"The only national strategy is to wait for the next attack, the next bomb blast or the next act of terrorism" The Friday Times, Plot No 52-53, N-Block, Main Guru Mangat Road, Gulberg II, Lahore, Pakistan. 042.35779186; Fax: 042.35779186, email: ...


Peace or profits


It is not that the civil and military are not on the same page. It is just that they are no pages in the book. The only strategy for now is to wait for the next attack, the next bomb blast or the next act of terrorism. The only response is to do more of the same, yet more vociferously, raise the level of rhetoric, summon yet more meetings, appoint yet more committees and issue yet more directives. Everything is reactive and repetitive. No wonder Einstein used such a harsh term for ‘doing the same thing over and over again and expecting different results’.

Over 60,000 innocent civilians have lost their lives in a war they never fought, and to an enemy they never knew. Often blown to smithereens, killed, kidnapped or mugged for not sharing the same ideology, being a public figure or simply carrying a cell phone. Clearly there is something grotesquely incorrect about our approach to fighting crime and terrorism.

At least four fundamental concepts need to be addressed at the outset if the state of Pakistan is serious about tackling militancy. These are, providing equal security to all citizens is the business of the state and not that of private gangs, guards or goons; the policy of an endless reactive warfare must be replaced by a scientific and proactive approach of demanding surrender of some 20 million weapons held by civilians; all militant groups, regardless of their ideology or patronage, be disbanded, and increasing the height of walls, building more barriers, hiring more guards, adding more weapons and creating more fortifications is a corporate, capitalistic and counterproductive approach. It makes the state shrink and furthers the space enjoyed by terrorists.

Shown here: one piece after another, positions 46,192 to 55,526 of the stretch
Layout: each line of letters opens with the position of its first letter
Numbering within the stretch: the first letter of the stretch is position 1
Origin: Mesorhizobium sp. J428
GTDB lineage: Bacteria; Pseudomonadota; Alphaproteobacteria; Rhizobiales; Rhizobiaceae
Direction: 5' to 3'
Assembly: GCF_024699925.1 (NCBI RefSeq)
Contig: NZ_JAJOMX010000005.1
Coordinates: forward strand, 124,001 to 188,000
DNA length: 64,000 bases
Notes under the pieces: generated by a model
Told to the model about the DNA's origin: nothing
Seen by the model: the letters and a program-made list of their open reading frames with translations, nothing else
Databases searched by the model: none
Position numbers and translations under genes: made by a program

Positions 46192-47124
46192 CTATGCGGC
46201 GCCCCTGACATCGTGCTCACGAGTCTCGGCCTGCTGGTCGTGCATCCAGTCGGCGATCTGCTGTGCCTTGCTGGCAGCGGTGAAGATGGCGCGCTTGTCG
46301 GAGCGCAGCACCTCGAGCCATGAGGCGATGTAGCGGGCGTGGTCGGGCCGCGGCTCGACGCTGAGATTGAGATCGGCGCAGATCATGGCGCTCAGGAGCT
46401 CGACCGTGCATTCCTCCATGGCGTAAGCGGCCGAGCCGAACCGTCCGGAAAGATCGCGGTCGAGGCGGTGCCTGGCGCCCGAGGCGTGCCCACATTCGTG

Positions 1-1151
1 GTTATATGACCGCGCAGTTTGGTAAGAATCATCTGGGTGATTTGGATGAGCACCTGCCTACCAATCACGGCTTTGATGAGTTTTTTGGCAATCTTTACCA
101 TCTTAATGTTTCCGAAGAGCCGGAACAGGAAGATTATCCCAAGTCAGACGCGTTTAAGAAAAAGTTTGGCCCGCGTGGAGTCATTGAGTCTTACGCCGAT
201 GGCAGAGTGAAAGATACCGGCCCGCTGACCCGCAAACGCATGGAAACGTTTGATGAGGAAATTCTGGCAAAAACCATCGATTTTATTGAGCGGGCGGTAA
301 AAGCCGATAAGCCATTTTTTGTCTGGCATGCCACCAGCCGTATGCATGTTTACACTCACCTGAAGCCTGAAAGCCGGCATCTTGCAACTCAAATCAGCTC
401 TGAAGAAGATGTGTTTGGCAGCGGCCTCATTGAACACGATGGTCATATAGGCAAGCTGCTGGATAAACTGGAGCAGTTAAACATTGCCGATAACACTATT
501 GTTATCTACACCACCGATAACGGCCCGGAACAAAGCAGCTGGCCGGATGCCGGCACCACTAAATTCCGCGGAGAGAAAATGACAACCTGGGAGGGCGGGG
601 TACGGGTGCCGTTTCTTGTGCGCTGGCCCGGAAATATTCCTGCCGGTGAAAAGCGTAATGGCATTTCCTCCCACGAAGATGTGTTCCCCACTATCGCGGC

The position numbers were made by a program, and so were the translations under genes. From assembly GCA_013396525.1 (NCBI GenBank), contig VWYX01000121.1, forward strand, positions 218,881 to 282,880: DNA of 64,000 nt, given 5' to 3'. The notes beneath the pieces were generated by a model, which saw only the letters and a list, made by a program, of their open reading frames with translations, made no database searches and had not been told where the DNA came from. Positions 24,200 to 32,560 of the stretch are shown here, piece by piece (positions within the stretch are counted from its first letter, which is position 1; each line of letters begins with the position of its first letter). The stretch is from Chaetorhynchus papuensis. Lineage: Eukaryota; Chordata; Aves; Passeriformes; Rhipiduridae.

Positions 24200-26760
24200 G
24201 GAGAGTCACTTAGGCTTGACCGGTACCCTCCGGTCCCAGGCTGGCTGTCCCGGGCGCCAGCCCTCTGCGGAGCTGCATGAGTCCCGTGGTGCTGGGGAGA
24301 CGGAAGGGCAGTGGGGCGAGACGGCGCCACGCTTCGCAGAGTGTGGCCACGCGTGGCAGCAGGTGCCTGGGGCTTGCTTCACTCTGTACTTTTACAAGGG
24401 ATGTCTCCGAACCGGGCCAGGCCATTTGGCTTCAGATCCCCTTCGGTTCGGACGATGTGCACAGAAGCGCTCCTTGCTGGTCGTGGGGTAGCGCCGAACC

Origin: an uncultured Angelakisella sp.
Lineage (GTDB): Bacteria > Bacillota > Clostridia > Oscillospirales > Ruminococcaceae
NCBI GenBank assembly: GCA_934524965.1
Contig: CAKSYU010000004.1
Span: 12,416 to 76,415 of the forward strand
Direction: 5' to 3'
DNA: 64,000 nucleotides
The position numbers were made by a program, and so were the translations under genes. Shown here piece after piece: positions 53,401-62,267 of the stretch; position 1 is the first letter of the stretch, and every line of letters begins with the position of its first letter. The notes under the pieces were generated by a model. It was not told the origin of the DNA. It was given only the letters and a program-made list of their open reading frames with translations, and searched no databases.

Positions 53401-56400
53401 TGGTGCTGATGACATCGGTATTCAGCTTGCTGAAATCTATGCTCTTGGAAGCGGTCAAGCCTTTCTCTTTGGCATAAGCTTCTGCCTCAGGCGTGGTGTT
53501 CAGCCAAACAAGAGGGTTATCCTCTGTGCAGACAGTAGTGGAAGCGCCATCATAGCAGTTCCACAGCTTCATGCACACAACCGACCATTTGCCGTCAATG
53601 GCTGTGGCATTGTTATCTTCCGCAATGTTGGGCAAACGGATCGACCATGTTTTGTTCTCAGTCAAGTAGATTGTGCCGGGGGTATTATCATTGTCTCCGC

Sane nations around the world have opted to eliminate or control weapons as a first step towards elimination of crime and militancy. In contrast, Pakistan has chosen to promote a free-for-all weapon policy. It has neither disbanded (as required by Article 256 of the Constitution) scores of existing private, political and sectarian ‘militias’, nor demanded surrender of millions of illegal and quasi legal weapons in the hands of civilians. Weapon licenses continue to be issued and the never-ending last date for computerisation of weapons continues to be stretched as a mark of magnanimity towards militants. The most recent extension now pushes this date from December 2015 to December 2016.